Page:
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avi8553341
Wydawnictwo: Avi Music
Nr katalogowy: AVI 8553341
Nośnik: 1 CD
Data wydania: sierpień 2016
EAN: 4260085533411
55,00zł
w magazynie
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Epoka muzyczna: 20 wiek do 1960
Obszar (język): polski
Instrumenty: fortepian

Lutosławski: The complete Piano Works

Avi Music - AVI 8553341
Wykonawcy
Corinna Simon, piano
Nagrody i rekomendacje
 
Diapason 5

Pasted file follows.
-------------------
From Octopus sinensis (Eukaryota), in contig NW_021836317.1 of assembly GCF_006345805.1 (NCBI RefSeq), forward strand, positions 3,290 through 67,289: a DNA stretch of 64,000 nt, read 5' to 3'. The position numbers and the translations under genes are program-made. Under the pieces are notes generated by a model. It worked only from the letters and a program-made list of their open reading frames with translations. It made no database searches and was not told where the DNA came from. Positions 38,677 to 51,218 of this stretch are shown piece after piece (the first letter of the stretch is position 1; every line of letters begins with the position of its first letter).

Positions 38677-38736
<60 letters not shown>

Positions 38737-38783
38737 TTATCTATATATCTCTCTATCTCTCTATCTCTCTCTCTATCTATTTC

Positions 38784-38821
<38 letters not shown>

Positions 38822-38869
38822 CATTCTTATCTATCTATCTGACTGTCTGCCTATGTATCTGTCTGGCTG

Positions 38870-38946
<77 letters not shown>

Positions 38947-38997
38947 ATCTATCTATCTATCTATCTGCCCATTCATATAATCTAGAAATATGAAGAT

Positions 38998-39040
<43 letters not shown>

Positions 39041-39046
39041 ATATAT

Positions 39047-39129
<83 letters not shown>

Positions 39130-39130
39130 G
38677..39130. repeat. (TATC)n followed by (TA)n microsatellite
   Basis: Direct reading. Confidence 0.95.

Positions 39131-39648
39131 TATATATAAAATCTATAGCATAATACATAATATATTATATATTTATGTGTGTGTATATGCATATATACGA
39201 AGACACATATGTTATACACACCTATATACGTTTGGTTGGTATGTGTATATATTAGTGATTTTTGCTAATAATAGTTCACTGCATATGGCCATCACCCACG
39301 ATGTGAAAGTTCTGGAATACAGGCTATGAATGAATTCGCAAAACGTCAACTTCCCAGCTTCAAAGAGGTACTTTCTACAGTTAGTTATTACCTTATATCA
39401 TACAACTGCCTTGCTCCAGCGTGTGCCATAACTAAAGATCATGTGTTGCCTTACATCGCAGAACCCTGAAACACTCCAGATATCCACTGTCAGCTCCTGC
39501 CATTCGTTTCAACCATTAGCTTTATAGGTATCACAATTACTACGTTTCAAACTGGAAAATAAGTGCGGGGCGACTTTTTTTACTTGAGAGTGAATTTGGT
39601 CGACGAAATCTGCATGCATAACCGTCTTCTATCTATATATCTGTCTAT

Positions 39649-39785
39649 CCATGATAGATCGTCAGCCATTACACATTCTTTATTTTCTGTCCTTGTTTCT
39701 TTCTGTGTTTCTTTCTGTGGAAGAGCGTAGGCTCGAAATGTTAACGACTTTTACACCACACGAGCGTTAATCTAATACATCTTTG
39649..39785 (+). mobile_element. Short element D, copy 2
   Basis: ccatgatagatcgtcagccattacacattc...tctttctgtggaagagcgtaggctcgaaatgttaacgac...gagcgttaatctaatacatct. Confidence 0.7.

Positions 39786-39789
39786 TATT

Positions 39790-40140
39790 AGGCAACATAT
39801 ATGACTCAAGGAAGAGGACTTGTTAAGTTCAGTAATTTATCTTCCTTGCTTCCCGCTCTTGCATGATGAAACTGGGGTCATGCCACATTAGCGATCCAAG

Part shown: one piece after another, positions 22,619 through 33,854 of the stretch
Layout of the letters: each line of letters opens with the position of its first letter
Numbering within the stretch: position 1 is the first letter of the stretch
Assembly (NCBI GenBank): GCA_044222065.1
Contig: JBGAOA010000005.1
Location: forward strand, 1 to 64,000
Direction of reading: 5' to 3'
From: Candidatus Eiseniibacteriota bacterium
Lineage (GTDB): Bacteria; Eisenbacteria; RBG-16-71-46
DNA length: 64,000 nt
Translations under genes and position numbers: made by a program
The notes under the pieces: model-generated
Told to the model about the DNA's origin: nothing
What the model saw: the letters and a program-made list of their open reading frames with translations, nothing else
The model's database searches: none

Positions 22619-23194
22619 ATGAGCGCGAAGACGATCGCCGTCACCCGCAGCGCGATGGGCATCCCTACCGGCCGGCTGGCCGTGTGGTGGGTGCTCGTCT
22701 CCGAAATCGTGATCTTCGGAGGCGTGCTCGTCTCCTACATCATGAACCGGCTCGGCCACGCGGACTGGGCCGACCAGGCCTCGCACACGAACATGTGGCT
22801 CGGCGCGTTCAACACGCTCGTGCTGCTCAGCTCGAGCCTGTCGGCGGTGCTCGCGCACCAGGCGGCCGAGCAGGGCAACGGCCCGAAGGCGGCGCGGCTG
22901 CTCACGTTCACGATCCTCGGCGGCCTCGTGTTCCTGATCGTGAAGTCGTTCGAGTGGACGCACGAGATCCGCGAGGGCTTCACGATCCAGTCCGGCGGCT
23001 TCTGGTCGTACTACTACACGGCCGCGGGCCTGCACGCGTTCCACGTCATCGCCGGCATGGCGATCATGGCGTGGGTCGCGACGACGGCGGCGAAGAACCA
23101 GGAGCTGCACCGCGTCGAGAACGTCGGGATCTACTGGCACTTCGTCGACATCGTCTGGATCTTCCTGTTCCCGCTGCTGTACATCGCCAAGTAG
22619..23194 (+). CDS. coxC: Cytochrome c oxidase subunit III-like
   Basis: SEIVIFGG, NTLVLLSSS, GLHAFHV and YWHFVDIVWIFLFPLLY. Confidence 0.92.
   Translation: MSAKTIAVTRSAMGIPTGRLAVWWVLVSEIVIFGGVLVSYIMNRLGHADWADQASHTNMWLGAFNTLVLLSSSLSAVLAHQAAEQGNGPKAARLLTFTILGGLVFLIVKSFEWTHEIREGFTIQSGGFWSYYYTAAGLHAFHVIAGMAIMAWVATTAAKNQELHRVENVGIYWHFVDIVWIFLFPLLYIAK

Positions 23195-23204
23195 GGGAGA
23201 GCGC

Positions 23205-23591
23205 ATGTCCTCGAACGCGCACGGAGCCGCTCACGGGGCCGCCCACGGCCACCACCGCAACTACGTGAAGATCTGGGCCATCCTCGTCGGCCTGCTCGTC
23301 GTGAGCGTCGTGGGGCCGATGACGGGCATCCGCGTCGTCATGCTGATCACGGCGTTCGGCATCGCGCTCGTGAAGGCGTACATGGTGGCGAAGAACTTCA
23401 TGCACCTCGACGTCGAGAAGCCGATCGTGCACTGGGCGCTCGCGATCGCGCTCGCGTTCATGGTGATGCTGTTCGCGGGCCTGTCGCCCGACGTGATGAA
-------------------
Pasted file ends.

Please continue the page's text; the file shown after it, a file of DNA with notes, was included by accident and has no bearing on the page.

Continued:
Witold Lutosławski was one of the greatest composers of the 20th century. His well-known Variations on a Theme by Paganini for two pianos are in the repertoire of almost every respectable piano duo. Unfortunately, apart from the short piece An Overheard Tune, featured here, Lutosławski left no other work for two pianists to posterity. During the Second World War, Lutosławski played many of his own compositions in cafés, in duo with Andrzej Panufnik, in order to make a living. In July 1944 he had to flee from Warsaw, his home town, just a few days before the Uprising, and was only able to save a small number of his scores from extinction. He didn’t return to Warsaw until April of the following year. Among all the solo piano works Lutosławski must have composed up to the end of World War II, only the Sonata (1934) and the Two Etudes (1940/41) are still preserved today. Lutosławski was an excellent pianist, but after the war he only wrote a very small number of pieces for the instrument. They all pertain to his early post-war period, before he turned to twelve-tone pitch organisation and aleatory technique. What most impresses and thrills me in Lutosławski’s piano output is his immense degree of creativity while heeding every detail with painstaking attention; his wonderful way of associating traditional forms with innovative, bold sonorities and structures, while managing to preserve a great degree of independence that makes this music sound effortless and lively. Whereas Lutosławski’s earliest compositions – the Sonata and the Two Etudes – are brimming with technical challenges for the pianist, the next pieces he wrote are cycles of brief miniatures in which he explores each note and each rest to attain a maximum degree of expression. After having enrolled in mathematics in Warsaw University in 1931, Lutosławski studied piano and composition at Warsaw Conservatory from 1932 on; his teachers were Jerzy Lefeld and Witold Maliszewski (a pupil of Rimsky-Korsakov).

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